There are many reasons to take your matter to trial. This is particularly the case where you do not wish to plead guilty to a charge you are facing. Keep in mind that you do not have to prove that you are innocent. Your task is simply to raise doubt for the judge or jury hearing your case with respect to the evidence presented against you by the Crown prosecutor. Where possible, you can provide evidence that you did not commit the offence alleged against you.
Protecting your Charter Rights
Providing Charter Notice
If any of your rights under the Charter of Rights and Freedoms (the “Charter”) were breached, such as your right to counsel, the trial judge might “stay” the charge against you (which means the case ends) OR might refuse to allow evidence obtained as a result of the breach of your Charter rights to be used in your trial.
To argue that your rights and freedoms under the Charter have been breached, you must provide written Notice of Application and constitutional issue to the local Crown Attorney’s office that is prosecuting the case. You must comply with the criminal rules of the Ontario Court of Justice when making court and Charter applications. If you want to argue that the law under which you have been charged is unconstitutional, you must provide a written Notice of Application and constitutional issue to the local Crown Attorney’s office that is prosecuting the case, as well as to the Attorney General of Canada and the Attorney General of Ontario at least 15 days before your trial date.
It is important to retain the services of a criminal defence lawyer to assist you with such an important application that could make or break your case.
The Crown Must Prove the Case Against You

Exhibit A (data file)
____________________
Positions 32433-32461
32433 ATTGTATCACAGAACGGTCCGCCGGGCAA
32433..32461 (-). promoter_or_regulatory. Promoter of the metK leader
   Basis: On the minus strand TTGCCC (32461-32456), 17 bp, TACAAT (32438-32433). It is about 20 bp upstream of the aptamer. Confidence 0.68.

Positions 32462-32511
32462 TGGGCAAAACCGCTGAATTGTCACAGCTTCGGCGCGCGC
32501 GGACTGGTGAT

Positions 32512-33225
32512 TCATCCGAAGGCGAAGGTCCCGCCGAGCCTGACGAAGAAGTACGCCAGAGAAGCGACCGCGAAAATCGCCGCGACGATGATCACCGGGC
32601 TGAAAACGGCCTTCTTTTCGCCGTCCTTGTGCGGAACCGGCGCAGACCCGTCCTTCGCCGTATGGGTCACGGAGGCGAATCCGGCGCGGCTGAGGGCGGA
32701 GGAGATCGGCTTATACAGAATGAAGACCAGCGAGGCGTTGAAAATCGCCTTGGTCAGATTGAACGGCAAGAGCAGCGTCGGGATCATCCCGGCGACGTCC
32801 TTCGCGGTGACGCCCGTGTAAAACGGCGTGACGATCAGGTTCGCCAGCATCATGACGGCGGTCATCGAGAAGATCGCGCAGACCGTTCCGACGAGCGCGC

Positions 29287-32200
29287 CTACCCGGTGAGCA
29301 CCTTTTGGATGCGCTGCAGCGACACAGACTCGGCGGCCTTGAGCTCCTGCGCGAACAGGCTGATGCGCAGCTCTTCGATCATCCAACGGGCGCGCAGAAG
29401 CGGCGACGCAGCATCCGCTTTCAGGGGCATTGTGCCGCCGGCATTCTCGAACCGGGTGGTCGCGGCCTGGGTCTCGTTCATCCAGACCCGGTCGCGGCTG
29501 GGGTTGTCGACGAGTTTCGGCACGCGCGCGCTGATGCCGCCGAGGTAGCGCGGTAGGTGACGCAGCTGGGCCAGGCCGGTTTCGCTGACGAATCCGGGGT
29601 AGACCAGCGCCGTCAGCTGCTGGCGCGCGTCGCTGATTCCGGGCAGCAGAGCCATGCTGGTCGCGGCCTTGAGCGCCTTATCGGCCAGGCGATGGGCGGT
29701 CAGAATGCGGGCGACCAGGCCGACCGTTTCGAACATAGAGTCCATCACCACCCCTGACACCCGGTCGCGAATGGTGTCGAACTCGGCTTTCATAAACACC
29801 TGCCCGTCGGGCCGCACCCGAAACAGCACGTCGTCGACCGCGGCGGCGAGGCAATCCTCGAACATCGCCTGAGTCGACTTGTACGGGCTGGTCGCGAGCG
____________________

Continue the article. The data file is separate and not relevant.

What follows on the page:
You can only be convicted if the Crown proves each essential element of the charge(s) against you beyond a reasonable doubt. Most of the essential elements of the offence you are charged with should be set out in the Information. Generally, one of the essential elements of the offence is that you intentionally and/or knowingly committed the offence. Taking your matter to trial places the burden on the Crown to prove the essential elements of the case, failing which, you will likely win your matter. It is helpful to know the elements of your case and the strengths and weaknesses of the case against you. The services of a criminal defence lawyer would facilitate such critical information.
The Presumption of Innocence
Remember, everyone charged with an offence is presumed innocent until proven guilty. You cannot be convicted unless the Crown proves each essential element of the charge against you beyond a reasonable doubt. This is a very high threshold for the Crown to meet. For greater clarity, the phrase, “reasonable doubt” does not require proof of an absolute certainty or beyond any doubt. It does not refer to imaginary or frivolous doubt. Rather, it involves a significant level of proof beyond the “balance of probabilities” standard.
Here is another reason to take consider taking a chance at trial. You may end up winning your trial because of weak witnesses presented by the Crown. You could also have a good outcome in your case because of strong witnesses presented as your evidence. Witnesses play an important role in advancing the merit of a trial. Depending on the circumstances of your case, you have a chance at trial because there is no telling how effective or ineffective witnesses will be.
There are several benefits to taking your matter to trial. Nevertheless, it is important to make an informed decision given that trials are costly and take long periods of time. Before you commit to a trial, it is best that you contact a lawyer for a legal opinion on your matter. At Aitken Robertson, we offer free 30-minute consultations and work around the clock. Give us a call and learn about your legal options to help put your best foot forward in advancing your case.